Forget “all of the above.”
Under Gov. Ralph Northam, Virginia’s next Energy Plan will emphasize the features of a clean energy future: solar and wind, energy efficiency, electric vehicles, energy storage and offshore wind. This marks a welcome departure from previous state energy plans, though whether the end result serves as a blueprint for action or just stuffing for a filing cabinet remains to be seen.
Since 2007, Virginia law has required the Department of Mines, Minerals and Energy (DMME) to write a 10-year energy plan in the first year of every new administration. The statute lists vague requirements for the plan, including that it be consistent with the Commonwealth Energy Policy, itself a toothless statute. That means each new governor can pretty much tell DMME what to focus on.
Previous governors’ plans have read more like campaign rhetoric than like meaningful indicators of an administration’s direction. Tim Kaine’s plan supported carbon reductions, but by the next spring Kaine was promoting construction of a coal plant in Wise County that would become one of the last coal plants ever built in America.
In a bid to push for oil and gas drilling, Bob McDonnell used his energy plan to announce Virginia as the “energy capital of the East Coast.”
Terry McAuliffe had an “all of the above” agenda, heavy on offshore drilling, natural gas and offshore wind. He later backpedaled on offshore drilling, went all in on gas pipelines and forgot about offshore wind.
Northam surely feels the pressure to write a pro-clean energy plan, and not merely because economic trends have swung decisively in favor of wind and solar.
In his short time in office, Gov. Northam has deeply undermined his standing as an environmentalist. Even before his inauguration, his public silence about the Mountain Valley and Atlantic Coast natural gas pipeline projects fed rumors of private support. Once in office, he caved early on in negotiations with Dominion Energy over this year’s energy legislation; reappointed David Paylor, the much-criticized director of the Department of Environmental Quality, and passed up an opportunity to appoint a progressive judge to the State Corporation Commission, which regulates utilities, insurance and banking, among other functions.
One bright spot remains DEQ’s work towards completion of rules to lower carbon emissions from power plants by trading carbon allowances with states to the north of us. But the plan is not yet finalized, and the devil may prove to be in the details.
The Energy Plan gives Northam an opportunity to change the subject, and possibly even to change course. DMME’s presentation at its initial public meeting on June 25 addressed only clean energy topics—no coal, no natural gas, no nuclear, no oil. For some topics, the agency has already proposed recommendations for policy changes and scheduled public meetings to discuss them. The first is today at the Capitol.
In the solar and wind “stakeholder track,” DMME proposes to “increase the residential cap on net metering from 20 MW to 40 MW; increase the overall net-metering program from 1 percent of the utility’s peak load to 3 percent of peak load; make third-party power purchase agreements available throughout all utility service territories; increase the total PPA installation cap from 50 MW to 100 MW and increase the installation-specific cap from 1 MW to 2 MW.”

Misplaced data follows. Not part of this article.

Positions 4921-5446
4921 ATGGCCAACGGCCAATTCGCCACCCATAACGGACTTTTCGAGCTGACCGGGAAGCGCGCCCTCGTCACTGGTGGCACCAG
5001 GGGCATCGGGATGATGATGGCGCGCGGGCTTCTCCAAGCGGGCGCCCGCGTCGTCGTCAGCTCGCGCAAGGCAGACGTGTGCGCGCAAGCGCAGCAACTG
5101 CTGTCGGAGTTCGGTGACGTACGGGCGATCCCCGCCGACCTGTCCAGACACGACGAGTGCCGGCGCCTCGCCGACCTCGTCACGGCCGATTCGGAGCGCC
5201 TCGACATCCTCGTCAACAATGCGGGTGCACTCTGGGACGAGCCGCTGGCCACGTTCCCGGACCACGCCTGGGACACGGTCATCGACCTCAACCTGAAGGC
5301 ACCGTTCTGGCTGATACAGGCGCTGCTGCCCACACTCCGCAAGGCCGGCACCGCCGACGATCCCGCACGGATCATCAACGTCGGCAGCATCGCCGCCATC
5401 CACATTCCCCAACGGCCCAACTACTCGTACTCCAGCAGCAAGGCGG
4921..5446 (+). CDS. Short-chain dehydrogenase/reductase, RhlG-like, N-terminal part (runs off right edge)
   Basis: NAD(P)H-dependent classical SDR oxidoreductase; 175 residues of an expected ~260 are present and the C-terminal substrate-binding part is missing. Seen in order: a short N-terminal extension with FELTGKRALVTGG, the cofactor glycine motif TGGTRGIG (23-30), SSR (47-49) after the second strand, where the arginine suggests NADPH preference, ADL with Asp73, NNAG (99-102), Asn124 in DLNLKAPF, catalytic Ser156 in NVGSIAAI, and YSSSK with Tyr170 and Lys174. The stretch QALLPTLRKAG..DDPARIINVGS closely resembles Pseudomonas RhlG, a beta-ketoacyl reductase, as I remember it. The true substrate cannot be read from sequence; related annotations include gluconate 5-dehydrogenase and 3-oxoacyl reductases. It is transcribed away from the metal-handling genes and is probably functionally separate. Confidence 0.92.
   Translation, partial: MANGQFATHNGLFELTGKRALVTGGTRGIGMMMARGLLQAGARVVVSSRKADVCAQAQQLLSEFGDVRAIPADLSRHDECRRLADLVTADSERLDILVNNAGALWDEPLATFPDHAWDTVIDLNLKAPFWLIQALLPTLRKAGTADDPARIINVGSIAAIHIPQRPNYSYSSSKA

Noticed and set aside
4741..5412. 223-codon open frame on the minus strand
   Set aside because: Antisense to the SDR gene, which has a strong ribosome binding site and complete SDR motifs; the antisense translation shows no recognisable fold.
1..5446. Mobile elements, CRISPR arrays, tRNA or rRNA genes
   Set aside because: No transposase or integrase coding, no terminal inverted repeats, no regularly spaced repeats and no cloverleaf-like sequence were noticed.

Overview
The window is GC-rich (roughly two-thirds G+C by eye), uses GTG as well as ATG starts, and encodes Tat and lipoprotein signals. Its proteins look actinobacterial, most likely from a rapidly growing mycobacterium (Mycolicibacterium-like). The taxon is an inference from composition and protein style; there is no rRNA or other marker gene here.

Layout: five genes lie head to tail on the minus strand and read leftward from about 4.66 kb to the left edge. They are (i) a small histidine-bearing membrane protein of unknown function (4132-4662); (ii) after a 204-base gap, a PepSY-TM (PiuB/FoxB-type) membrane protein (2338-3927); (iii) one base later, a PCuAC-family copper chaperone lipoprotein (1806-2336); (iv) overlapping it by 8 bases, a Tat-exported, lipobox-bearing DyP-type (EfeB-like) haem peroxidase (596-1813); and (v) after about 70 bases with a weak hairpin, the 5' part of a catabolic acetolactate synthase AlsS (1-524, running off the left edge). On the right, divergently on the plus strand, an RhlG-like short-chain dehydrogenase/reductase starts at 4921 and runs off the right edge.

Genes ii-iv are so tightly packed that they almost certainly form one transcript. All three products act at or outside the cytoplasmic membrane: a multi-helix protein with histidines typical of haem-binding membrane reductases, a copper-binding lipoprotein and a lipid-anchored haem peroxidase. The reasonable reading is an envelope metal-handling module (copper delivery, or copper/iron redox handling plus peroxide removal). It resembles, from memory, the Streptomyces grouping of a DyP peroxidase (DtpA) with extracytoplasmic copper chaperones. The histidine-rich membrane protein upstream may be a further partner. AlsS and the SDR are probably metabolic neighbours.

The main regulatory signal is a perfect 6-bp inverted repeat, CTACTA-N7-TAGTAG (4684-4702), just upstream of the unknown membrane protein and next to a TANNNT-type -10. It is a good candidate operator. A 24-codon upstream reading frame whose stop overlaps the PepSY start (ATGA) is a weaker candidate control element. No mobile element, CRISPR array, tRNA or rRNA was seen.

These recommendations are guaranteed to be popular with solar advocates and industry members, but probably won’t get past the utility blockade without a fight.
Recommendations for other tracks run the gamut from practical to aspirational. A recommendation to track energy consumption by state agencies through an energy data registry and dashboard is specific and achievable. Less so is the recommendation for Virginia to “reach the voluntary goal of reducing energy consumption by 10 percent by 2020.”
Yes, that would be nice, but getting there would require a level of utility cooperation we have never seen in Virginia, and that neither the General Assembly nor any previous governor has had the tenacity to fight for.
The fact that our utilities are so often barriers to positive change underscores a need for the Energy Plan to address one subject missing from DMME’s list: a comprehensive study of grid transformation. Within the next 10 years covered by the Energy Plan, our electric grid will need to incorporate vastly more wind and solar generation (much of it consumer-sited), plus electric vehicle charging, battery storage, and new metering technology that gives consumers greater control over their energy use.
Left to their own devices, the utilities will create the energy generation and delivery system most profitable for themselves, not the one most efficient and beneficial for the public. If Gov. Northam is serious about a clean energy future, his energy plan should kick off a comprehensive study of grid transformation, managed by an independent expert who can help DMME and stakeholders develop a specific, actionable roadmap for the future of Virginia’s energy economy.
Without such a roadmap, we are likely to make progress only in fits and starts and at greater expense than necessary. Utility bills are rising and will keep going up as a result of the legislation Northam supported. Now the governor needs to make sure Virginians have something to show for it.